One of my colleagues at Zapier has been diving deep on the ins and outs of coaching. A few weeks back, she put out a prompt to our team. How do you respond when a teammate makes a mistake?
My brain immediately started thinking about all of the more visible mistakes I’ve made in the past.
There was the time that I took down the WordPress.com post editor after failing to test my pull request on a fresh cache. A large chunk of users couldn’t create new posts or pages for what felt like hours (really ~15 minutes).
Then, there was another time when I misunderstood an IP setting at WPVIP. I essentially restricted access to a very high-profile site to a certain range of IPs (blocking it from everyone else around the world).
Oh, and I also remembered another time where I ran an Elasticsearch query with multiple wildcards (I had reasons!), which ended up causing quite a few issues for the rest of our team. The best part: I ran the query multiple times because I was stumped why it was timing out and not returning results. Whoops!
The point being we all make mistakes. Your response sets an important tone across the team. So, how should you respond?
Decrease the Stakes
In each of the situations mentioned above, a few thoughts ran through my had including:
- I’m fired. Better polish up that resume.
- I’m so dumb. How could I make such a silly mistake?
- Welp, there goes any kind of trust I’ve built up across the org.
Obviously, none of these came to fruition. Yes, there were some difficult conversations and lessons to be learned, but my worst fears never actually materialized.
The first step is to help limit the damage and prevent the narrative from spinning out of control. Otherwise, “I made an error” can turn into “I ruined the whole company.”
I’ve found a few approaches helpful here including:
- Share your own mistakes. That way, they know they’re not alone. And, best of all, someone made a mistake and lived to tell the tale.
- Contextualize the mistake. I heard a phrase awhile back that I use often. “We’re not launching rockets.” The point is that, for most of us, the work we do is important, but it’s probably not life and death. People will recover from their website being down for 5 minutes. Help separate fact from the story we all make up in our heads.
The next piece is ensuring understanding. How do we prevent this same mistake from happening again in the future? What did we learn?
Often times, the person that made the mistake knows the answer! In my case, I’ll never fail to test another PR against a fresh browser cache. I learned that lesson the hard way.
The point here is don’t rob the person of a learning experience by offering suggestions right away. We’ve talked about this before as taming the advice monster. Start with broader questions like, “Walk me through what happened here.” Let the teammate come to their own conclusions first before offering suggestions.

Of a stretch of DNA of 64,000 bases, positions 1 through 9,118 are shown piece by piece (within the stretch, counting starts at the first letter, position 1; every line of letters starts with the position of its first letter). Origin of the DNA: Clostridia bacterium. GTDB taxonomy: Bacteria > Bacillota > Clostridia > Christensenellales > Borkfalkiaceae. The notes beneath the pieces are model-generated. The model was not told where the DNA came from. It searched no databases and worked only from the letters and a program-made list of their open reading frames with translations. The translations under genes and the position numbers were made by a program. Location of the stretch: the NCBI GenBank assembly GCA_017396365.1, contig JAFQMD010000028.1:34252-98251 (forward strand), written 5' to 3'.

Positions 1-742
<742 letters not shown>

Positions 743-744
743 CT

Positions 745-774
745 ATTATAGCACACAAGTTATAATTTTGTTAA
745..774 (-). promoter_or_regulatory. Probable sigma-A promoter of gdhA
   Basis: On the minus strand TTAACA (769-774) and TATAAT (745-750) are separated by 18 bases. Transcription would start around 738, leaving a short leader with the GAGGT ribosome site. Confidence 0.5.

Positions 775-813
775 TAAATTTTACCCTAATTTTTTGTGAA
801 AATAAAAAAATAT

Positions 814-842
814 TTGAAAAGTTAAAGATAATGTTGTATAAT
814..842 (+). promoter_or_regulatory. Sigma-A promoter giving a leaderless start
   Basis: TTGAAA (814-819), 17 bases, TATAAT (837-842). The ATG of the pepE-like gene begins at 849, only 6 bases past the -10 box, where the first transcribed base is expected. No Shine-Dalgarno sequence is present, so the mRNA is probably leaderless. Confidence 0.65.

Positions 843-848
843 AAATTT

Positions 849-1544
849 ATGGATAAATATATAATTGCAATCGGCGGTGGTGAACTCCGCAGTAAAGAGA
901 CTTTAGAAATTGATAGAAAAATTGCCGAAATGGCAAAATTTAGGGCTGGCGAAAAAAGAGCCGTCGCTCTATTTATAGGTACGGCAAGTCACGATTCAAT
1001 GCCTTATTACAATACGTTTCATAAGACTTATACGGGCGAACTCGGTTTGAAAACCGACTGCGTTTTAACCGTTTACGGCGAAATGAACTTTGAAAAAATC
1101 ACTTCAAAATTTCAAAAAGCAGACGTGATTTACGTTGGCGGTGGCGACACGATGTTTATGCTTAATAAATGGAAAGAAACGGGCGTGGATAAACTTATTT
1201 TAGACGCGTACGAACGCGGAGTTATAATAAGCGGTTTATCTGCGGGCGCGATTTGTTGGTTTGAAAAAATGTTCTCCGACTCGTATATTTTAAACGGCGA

When I’ve made a mistake in the past, I wanted to bury my head in sand and hide from everyone. If I could cover everything up, no one would know I made a mistake! This has multiple negative consequences.
First, it prevents insights from being shared across the team. The best lessons are often learned through mistakes, and those should be shared widely to prevent anyone else from bumping into the same trap.
Second, if our natural instinct is to feel shame and expect the worst (fired, reprimanded, etc), we need visible counterexamples that show the opposite. If no one shares mistakes openly, this natural instinct continues to persist. Sharing mistakes widely and in a positive light (“I messed up. Here’s how, and here’s what I learned.”) helps to break this down and create a positive perception (especially for newer teammates).
Set Them Up for Success Moving Forward
Finally, there are steps you can take moving forward to help bolster your teammate’s confidence.
Often times, we penalize ourselves internally for mistakes far more than we praise ourselves for doing great work. Catch your teammate doing something awesome and make sure they know about it.
Encourage them to set up a brag file – essentially a collection of praise they can reference to counterbalance the embarrassment from mistakes.
Don’t stop challenging them. In each of the scenarios I discussed in the beginning, I made a mistake when I stepped outside of my comfort zone and attempted something unfamiliar. My natural inclination then was to shrink back into my turtle shell and stick to what I knew. Don’t let mistakes cause you to stop leaning on your teammate for challenging tasks. This only reinforces the mindset of “No one will trust me again.”
If this topic excites you, I’d encourage you to read Black Box Thinking, which is all about how organizations handle and learn from failure.
Photo by Sarah Kilian on Unsplash